Q: Do you exchange animals between zoos in order to preserve species?
Komiya: For example, people often ask, "Who has the ownership of a giant panda's cub?" but nobody has the right. Animals are universal properties. A gorilla which was born in the Netherlands briefly stayed in Australia, but no mate was found there, so the gorilla has now stayed in the Ueno Zoo. There are many brothers of it in Australia and the Netherlands, so it is good for all gorillas across the globe if its offsprings are produced in Japan where its sibling does not exist.
Giant pandas had been presented to the Ueno Zoo in order to promote international goodwill. However, this time the Ueno Zoo paid for it because we do not want pandas to die out. We think that we pay money for pandas, not for China, in order for the precious animals not to die out. If we continue to display pandas, it is also necessary to conserve them. We provided financial support for China, and have displayed pandas in return. We want visitors to know there are only about 1,600 wild pandas in China. In Japan, 5,000 Asiatic black bears were killed five years ago, and 4,000 last year because they were considered to be dangerous. If pandas attack human beings in China, they would soon become extinct.
Q: I heard that people have lived with bears in Hokkaido.
Komiya: Generally, a bear, which appears near a human settlement, is killed when it is captured two times. In Shiretoko, school-commuting roads and schools are surrounded by electric fences. Considering that bears were wiped out several centuries ago in England, it is wonderful that people have lived with bears in small Hokkaido.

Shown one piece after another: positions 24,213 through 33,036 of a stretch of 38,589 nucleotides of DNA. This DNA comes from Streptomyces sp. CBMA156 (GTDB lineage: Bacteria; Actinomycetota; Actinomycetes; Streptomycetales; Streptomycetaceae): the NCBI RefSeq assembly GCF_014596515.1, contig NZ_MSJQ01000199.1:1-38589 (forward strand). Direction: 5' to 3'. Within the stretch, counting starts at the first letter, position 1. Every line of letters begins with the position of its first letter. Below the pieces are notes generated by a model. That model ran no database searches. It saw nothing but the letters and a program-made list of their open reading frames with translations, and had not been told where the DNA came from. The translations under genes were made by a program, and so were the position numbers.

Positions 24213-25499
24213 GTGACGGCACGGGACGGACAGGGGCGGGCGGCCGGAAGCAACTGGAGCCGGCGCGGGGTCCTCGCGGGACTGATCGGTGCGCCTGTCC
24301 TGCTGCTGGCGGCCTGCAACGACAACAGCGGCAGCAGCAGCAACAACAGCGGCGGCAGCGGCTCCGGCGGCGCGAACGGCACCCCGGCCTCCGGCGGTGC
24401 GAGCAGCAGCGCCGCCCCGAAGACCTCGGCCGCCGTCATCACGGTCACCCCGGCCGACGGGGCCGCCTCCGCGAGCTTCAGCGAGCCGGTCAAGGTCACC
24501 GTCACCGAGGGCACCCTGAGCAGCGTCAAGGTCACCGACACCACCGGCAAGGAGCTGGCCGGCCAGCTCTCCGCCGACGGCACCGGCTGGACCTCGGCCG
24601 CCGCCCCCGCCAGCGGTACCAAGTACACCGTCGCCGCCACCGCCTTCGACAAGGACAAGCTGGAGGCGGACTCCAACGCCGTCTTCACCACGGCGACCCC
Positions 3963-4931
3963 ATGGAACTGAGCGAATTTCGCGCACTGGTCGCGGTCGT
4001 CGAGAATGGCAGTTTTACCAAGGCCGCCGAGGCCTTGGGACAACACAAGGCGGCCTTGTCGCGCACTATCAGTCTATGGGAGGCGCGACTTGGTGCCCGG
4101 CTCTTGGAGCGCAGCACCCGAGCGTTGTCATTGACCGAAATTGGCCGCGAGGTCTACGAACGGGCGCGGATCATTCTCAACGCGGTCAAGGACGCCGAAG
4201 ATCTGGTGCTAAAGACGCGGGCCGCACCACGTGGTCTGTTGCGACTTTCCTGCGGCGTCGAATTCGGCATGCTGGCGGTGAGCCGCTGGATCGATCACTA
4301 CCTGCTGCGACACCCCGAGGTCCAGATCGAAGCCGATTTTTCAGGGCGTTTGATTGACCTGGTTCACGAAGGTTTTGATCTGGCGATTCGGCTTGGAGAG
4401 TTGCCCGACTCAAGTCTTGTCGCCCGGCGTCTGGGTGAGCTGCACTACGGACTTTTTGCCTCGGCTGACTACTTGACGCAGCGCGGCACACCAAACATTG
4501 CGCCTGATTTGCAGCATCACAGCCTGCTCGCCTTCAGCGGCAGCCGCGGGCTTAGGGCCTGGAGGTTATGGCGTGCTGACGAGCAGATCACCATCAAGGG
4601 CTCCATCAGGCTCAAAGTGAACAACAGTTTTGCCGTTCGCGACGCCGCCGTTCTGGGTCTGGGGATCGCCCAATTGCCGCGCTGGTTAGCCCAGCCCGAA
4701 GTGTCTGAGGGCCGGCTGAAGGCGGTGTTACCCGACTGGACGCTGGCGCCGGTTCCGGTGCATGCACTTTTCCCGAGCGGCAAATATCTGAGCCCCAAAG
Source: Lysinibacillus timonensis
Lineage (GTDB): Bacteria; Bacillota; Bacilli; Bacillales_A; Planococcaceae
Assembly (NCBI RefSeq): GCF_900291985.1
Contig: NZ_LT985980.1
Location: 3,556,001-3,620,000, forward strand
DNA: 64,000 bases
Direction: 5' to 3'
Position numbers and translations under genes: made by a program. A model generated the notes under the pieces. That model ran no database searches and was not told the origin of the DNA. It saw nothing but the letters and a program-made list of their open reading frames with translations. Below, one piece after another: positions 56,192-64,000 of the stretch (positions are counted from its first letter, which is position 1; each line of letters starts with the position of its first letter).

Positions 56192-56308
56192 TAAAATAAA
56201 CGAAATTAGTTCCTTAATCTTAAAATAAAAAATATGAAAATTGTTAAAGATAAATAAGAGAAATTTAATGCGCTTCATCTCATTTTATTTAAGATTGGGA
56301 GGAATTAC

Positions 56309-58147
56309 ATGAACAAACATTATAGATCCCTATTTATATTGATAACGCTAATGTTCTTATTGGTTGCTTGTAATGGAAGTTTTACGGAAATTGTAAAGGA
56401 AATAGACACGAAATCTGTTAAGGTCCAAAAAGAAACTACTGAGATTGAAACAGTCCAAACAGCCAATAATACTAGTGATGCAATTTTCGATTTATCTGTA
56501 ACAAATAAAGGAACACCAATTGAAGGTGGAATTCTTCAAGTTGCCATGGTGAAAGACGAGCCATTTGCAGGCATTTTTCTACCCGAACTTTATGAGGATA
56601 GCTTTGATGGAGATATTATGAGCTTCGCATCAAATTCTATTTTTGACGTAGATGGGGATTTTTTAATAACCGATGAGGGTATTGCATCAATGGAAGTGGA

Q: Did many animals become extinct due to excessive hunting and other reasons?
Komiya: The extinction of the Japanese wolf is well known in Japan. The introduction of Western-style stock farming in the Meiji Period led to its extinction. Westerners, who came to Japan in order to teach Japanese the Western-style farming, taught Japanese how to efficiently kill wolves, so the Japanese wolf became extinct. In the United States, wild bisons became extinct due to excessive hunting, but the number of bisons has been increased by breeding those remaining in zoos and reserves. European bisons also became extinct, but pedigree registration of 50 European bisons or so that remained in zoos was conducted, and the number of them had been increased over about a century while carefully avoiding inbreeding. After that, they were returned to woods.
Q: Do visitors come to the zoo because they want to see rare animals?
Komiya: Albrecht Dürer drew a rhinoceros that had never been seen, but it is clear whether he drew it from what people said or from actual observation. For example, tigers were brought to Japan in ancient times, but lions were in the Keio Period, so both male and female lions have manes in some pictures because they were painted from imagination.